Despite US President Joe Biden on Wednesday temporarily revoking the bans previous president Donald Trump imposed on the Chinese apps WeChat and TikTok, it is evident that Washington has still not got over its Cold War funk.
In his executive order on the move, Biden said the apps' (alleged) collecting of data from Americans "threatens to provide foreign adversaries with access to that information", and directed the commerce department to "evaluate on a continuing basis" any transactions that "pose an undue risk of catastrophic effects on the security or resiliency of the critical infrastructure or digital economy of the United States."
It should be noted that, according to the White House, a separate US national security review of TikTok launched in late 2019 remains active and ongoing, as the administration remains "very concerned" about certain countries — China being the only one named — that seek to "leverage digital technologies and Americans' data in ways that present unacceptable national security risks while advancing authoritarian controls and interests".
So the Biden administration still sees Chinese internet companies' operations in the United States as a threat. And by instructing the commerce department to make recommendations to protect US data within 120 days, he is telling the world that not only is he intent on correcting his predecessor's errors, he is also busy trying to stamp his own mark on his predecessor's policies to contain China.
He has not only willingly accepted the Donald Trump administration's policy legacy — which includes, and is certainly not limited to, stigmatizing China by means of probes to trace the origins of the novel coronavirus, blacklisting Chinese technology companies, levying unreasonable tariffs on imports from China, making efforts to decouple the US' economy from China's, and smearing China's de-radicalization measures in Xinjiang — he is determinedly trying to shape it into a form that is more agreeable to the US' allies as part of his own "shared values" diplomatic offensive.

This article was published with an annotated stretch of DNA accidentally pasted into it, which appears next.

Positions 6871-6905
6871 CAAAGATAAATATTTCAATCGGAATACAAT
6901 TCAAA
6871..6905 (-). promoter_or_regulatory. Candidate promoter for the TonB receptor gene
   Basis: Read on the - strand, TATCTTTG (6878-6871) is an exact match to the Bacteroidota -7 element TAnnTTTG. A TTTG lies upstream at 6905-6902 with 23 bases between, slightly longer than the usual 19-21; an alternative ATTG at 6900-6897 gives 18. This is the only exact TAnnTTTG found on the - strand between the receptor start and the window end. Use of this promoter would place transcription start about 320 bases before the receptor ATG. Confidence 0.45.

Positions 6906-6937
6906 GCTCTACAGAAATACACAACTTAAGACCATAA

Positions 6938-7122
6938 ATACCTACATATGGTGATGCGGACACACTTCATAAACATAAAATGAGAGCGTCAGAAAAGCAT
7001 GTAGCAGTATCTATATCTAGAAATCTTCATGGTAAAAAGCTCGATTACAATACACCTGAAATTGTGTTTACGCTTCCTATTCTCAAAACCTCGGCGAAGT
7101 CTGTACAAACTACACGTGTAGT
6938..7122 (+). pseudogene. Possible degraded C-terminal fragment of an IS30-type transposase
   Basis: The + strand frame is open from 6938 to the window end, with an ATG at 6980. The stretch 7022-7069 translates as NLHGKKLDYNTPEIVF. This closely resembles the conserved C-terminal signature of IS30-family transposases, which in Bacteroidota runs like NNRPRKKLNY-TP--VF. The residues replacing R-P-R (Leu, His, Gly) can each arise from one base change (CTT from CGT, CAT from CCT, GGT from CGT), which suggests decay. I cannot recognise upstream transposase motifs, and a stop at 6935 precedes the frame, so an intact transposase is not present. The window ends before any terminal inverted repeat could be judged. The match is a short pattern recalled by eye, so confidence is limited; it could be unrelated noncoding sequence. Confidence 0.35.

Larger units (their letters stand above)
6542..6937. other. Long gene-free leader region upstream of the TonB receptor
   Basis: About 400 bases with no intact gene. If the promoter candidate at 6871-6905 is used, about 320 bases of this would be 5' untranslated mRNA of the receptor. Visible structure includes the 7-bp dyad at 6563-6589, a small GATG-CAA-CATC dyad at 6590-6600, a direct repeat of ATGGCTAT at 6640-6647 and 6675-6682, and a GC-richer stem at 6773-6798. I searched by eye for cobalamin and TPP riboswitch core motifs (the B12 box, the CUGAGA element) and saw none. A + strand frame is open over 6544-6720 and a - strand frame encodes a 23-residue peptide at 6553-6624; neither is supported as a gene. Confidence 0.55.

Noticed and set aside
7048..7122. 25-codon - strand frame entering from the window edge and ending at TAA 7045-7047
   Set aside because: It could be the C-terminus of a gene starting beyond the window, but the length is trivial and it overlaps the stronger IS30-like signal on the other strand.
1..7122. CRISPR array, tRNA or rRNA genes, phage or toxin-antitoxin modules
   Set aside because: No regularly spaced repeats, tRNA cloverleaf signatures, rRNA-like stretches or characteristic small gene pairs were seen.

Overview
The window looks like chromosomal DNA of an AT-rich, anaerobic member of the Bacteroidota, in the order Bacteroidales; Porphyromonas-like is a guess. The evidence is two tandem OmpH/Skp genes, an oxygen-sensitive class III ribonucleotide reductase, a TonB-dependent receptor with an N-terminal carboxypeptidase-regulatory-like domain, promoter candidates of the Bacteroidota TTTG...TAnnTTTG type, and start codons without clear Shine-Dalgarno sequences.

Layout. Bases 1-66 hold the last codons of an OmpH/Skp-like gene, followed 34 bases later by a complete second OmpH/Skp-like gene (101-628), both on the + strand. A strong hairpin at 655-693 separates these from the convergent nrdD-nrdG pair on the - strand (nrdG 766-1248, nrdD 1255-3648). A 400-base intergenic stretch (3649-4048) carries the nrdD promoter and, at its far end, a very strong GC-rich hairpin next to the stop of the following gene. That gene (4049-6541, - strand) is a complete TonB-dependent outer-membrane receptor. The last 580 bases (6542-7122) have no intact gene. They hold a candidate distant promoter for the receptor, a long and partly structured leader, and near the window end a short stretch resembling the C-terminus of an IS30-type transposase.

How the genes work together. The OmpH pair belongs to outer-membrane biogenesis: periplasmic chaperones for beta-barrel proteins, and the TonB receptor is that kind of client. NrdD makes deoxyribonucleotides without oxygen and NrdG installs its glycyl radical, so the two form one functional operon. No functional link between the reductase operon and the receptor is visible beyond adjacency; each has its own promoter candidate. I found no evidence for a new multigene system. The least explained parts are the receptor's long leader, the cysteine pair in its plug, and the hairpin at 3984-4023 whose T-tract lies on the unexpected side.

The remarkable speed with which China's top legislature introduced the National Security Law for Hong Kong, which has made a big difference to the city in such a short period of time, and it has drafted, reviewed and passed its first anti-foreign sanctions law on Thursday — which will make its responses to foreign sanctions more coherent, systematic and to-the-point — demonstrates Beijing's recognition that it has to cope with the increasingly confrontational forces targeting China.
The US and its allies are increasingly resorting to weaponized sanctions to put pressure on Beijing. But that is a miscalculation as Beijing will never yield to them, and none of them will be left unscathed by the sanctions.
Although Beijing is always open to dialogue and cooperation, what the US and its allies have been doing has prompted it to quickly strengthen its constitutional and legal defenses in preparation for further external offensives.